Scenario 1

For non-package-aware v3 printer drivers, the following warning message may be displayed when users try to connect to point-and-print printers:

Do-you-trust-this-printer

Do you trust this printer?

Scenario 2

Package-aware drivers must be signed with a trusted certificate. The verification process checks whether all the files that are included in the driver are hashed in the catalog. If that verification fails, the driver is deemed untrustworthy. In this situation, driver installation is blocked, and the following warning message is displayed:

Connect-to-printer

Connect to Printer

Even if you enabled Point and Print restrictions in GPO and specified which server’s clients could get drivers from, users could encounter an installation prompt and request administrator privileges to install.

For most printers this is not an issue if there is an up-to-date driver which is compliant. Some manufacturers do not always provide printers drivers that is both packaged and signed. The first thing you should do is update the driver to one that both is signed and packaged. Usually the drivers from the manufacturer are signed according to Microsoft Windows Hardware Quality Labs (WHQL) but may not be packaged correctly and the users get prompted for administrator credentials when the printer is being added to the client computer or in the remote desktop session.

Since KB3170455 we need to enable point and print restrictions and specify our print servers in the GPO. For most printers there is no issues, however a couple of printers will not be pushed out by Group Policy Preferences since the update. Even though the print server was listed in the point and print GPO. Browsing the print share and trying to connect the printer manually would result in the ”Do you trust this printer” pop up which will then prompt for administrator credentials to install the driver. Looking at Print Management on the server in question shows that the problem printer drivers have a ”Packaged” status of false.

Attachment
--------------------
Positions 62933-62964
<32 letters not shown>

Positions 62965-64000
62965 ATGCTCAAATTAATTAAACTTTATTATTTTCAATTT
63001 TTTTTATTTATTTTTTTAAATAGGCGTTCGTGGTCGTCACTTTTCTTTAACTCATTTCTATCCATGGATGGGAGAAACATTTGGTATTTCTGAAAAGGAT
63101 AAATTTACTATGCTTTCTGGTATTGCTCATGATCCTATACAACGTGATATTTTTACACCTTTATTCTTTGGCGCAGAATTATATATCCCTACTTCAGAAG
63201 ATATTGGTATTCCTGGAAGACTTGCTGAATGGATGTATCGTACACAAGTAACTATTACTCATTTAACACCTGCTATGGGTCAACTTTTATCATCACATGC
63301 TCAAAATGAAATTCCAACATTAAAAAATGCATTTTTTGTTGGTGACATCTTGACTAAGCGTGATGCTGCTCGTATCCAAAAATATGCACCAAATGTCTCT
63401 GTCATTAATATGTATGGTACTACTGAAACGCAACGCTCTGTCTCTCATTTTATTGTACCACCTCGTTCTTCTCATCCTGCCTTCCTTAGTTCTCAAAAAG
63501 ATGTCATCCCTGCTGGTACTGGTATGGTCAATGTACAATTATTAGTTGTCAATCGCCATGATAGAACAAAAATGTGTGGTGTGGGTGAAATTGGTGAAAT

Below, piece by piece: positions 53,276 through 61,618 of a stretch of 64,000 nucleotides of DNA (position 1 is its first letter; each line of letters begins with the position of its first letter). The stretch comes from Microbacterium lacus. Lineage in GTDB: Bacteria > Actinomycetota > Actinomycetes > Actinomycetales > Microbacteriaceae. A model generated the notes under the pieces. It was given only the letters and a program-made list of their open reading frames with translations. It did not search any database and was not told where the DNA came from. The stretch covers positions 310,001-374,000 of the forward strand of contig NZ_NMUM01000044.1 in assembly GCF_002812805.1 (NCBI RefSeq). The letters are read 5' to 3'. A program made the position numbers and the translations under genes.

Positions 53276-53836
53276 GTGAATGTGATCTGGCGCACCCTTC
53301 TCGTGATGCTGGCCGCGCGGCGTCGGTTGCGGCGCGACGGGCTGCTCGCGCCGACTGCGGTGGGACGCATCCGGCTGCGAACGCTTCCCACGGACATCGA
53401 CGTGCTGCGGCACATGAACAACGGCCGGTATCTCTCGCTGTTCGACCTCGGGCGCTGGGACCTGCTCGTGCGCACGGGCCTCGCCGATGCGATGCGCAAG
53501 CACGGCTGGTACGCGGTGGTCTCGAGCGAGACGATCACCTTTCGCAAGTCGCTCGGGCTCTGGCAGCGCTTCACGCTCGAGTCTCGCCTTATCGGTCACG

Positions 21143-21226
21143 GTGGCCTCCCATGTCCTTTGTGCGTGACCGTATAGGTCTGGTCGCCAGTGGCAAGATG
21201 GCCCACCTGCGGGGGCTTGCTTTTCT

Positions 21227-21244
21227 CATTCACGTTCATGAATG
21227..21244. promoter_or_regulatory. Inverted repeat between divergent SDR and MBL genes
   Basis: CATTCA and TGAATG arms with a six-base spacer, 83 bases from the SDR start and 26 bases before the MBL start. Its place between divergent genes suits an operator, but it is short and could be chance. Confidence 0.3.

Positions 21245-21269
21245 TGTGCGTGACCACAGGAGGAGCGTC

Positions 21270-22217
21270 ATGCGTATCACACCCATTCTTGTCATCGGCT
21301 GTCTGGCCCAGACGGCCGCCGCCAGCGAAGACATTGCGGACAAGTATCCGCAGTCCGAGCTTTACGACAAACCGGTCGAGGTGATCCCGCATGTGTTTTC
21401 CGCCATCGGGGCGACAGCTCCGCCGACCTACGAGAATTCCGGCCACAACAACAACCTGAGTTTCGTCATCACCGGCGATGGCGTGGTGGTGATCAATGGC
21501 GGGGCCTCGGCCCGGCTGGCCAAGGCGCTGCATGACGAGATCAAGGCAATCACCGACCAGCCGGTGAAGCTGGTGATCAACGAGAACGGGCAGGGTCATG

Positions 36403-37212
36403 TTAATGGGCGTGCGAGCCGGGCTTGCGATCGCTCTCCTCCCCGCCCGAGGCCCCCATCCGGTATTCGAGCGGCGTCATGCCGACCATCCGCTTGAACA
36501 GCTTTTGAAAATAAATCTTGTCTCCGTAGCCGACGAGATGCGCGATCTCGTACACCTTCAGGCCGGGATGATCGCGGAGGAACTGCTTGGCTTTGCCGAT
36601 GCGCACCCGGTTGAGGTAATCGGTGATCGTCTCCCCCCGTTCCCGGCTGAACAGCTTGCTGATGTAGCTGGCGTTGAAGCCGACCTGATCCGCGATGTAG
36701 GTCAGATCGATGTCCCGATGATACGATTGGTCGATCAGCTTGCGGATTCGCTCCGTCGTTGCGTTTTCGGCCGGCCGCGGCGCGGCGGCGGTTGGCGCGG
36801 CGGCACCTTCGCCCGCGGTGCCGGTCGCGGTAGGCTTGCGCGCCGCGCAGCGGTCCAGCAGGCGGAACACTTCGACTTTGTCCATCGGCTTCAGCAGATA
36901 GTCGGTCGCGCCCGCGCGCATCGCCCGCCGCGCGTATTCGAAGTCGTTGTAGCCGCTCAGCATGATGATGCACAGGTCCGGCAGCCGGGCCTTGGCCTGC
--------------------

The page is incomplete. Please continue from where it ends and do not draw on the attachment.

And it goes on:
Workaround:

If you are pushing out printers via Group Policy or Group Policy Preferences and they are of Non-Packaged type you will always get a prompt to install, ignoring the point and print GPO, which will cause the install to fail. A workaround to this is a registry edit on the print server – test and verify this first before putting it into production:

  • HKLM\System\CurrentControlSet\Control\Print\Enviroments\Windowsx64\Drivers\<…>\<Driver name>\PrinterDriverAttributes

Change the value from 0 to 1 and reboot the printspool service or/and server. The value for other print drivers may not be 1, but to make this work the value needs to be set to an odd number. For example, if the value is 4 change it to 5. Only do these changes if you have no other means of getting a valid driver or printer swapped. In RDS/Citrix environments you could pre-install the printer driver on the host if viable and you only have a few session-hosts.

Back in Print Management you will see the Packaged status is now changed to true, and the printer should deploy. If you can find packaged print drivers then use those, but some manufacturers have not bothered supplying them.

PrintManagement-packaged-true

PrintManagement – Packaged True

Source: https://support.microsoft.com/en-us/help/3170005/ms16-087-security-update-for-windows-print-spooler-components-july-12



Palo Alto Networks: Command-And-Control (C2) category has been added to URL-Filtering